Wednesday, 3 February 2010

Airport Scanners

There have been many interesting debates on the use of Airport scanners. I work in Child Protection and have been asked many times for information on this subject in regards to scanning Under 18s.

The media have been less than helpful with the information they have been giving the public and in my opinion have been causing alarm and have not been supportive in their reporting.



I would like to get on an aeroplane and arrive alive at my chosen destination. If that means I have to be scanned then so be it. If it means my children have to be scanned then go ahead I give my full consent, although it is not required.



I contacted the Department of Transport and they replied this morning. I am satisfied with their explanation as to how the scanners are operated and would like to share their response with you.



You can also view their Code of Practice as to how they will operate and I think it is a very well written piece of information.

The use of body scanners for children is compatible with the Protection of Children Act 1978. The use of scanners will be subject to the Codes of Practice developed by the DfT, other government departments and the aviation industry.

Screening staff will be situated at a location away from passengers so they will not be able to associate an image with a particular individual. The equipment deployed in airports does not have the capacity to save an image in any form.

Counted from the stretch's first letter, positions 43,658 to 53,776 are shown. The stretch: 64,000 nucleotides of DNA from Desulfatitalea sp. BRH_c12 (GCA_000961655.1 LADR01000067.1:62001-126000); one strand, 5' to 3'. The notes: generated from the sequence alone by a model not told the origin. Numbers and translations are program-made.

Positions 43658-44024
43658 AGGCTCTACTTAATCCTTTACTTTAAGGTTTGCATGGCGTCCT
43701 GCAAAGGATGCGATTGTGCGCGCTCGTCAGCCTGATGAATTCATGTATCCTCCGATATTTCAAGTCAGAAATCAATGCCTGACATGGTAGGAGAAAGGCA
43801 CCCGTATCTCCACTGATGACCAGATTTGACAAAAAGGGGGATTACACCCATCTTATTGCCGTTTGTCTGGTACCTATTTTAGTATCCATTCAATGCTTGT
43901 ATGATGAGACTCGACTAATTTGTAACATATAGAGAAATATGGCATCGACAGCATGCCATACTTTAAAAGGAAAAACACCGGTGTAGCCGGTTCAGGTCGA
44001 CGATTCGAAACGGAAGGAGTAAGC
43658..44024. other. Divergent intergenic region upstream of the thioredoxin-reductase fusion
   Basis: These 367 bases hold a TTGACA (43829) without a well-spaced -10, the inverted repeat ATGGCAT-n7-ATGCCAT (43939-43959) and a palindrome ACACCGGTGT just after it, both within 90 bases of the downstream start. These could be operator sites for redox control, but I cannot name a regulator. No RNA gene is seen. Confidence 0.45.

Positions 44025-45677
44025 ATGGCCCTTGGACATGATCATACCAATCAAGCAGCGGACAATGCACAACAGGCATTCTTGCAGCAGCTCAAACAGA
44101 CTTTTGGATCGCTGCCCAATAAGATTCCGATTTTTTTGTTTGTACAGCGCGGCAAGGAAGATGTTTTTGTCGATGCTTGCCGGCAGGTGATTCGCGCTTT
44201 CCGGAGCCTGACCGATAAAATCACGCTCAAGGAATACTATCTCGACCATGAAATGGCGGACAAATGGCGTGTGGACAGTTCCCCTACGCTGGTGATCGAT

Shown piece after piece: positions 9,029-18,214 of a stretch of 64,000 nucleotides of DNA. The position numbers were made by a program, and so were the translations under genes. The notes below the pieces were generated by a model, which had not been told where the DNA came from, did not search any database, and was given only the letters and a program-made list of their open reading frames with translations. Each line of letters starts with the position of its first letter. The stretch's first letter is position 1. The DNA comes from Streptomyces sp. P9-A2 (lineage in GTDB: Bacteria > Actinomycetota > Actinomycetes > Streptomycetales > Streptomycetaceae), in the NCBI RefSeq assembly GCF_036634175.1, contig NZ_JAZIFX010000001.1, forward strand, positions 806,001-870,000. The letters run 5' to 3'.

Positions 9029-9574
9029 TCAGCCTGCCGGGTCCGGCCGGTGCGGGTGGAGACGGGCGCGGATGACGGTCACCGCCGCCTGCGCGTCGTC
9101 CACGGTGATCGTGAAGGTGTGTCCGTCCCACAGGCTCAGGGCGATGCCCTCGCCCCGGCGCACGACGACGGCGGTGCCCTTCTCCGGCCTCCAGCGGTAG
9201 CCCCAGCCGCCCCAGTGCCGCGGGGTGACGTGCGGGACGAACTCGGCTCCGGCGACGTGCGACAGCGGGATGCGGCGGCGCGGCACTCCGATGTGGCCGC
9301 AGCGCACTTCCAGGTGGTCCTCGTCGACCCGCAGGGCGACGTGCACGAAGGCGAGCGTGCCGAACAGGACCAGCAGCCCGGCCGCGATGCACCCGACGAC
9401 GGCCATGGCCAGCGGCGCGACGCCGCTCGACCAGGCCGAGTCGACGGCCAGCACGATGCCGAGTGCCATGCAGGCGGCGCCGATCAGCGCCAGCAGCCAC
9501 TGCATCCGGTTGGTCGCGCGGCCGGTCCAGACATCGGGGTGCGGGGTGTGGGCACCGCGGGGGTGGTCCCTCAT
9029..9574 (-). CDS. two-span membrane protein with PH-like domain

2 comments:

  1. I don't usually feel too strongly about measures of security, thinking generally that any small delay is worth it for our increased safety.

    But this has made me deeply uncomfortable. I would actively not fly from an airport with these scanners in. The government say that these images can't be captured. Right, so what if the image is needed as evidence for a court case, how does that work. All this coming from a government who has lost countless memory sticks with peoples personal data on them.

    Are you seriously telling me that there won't be blokes ogling at the images of attractive naked women or laughing and sniggering to themselves at those of us with less fortunate bodyshapes. You say that they can't distinguish who's body it is from those in the line, hmmm, how do they know which one has the explosive device strapped to him then, it doesn't add up.

    It's a violation, you might as well just strip search everyone and give them the rubber glove treatment, it's almost as stressful.

    There must be a better way.

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  2. I'm sure there are alternative ways of checking people however I personally would rather go through a scanner than be patted down as has happened to me in the US in 2002 as I took an internal one way flight as did the 9/11 bombers. I found that very intrusive. But that is just my opinion.

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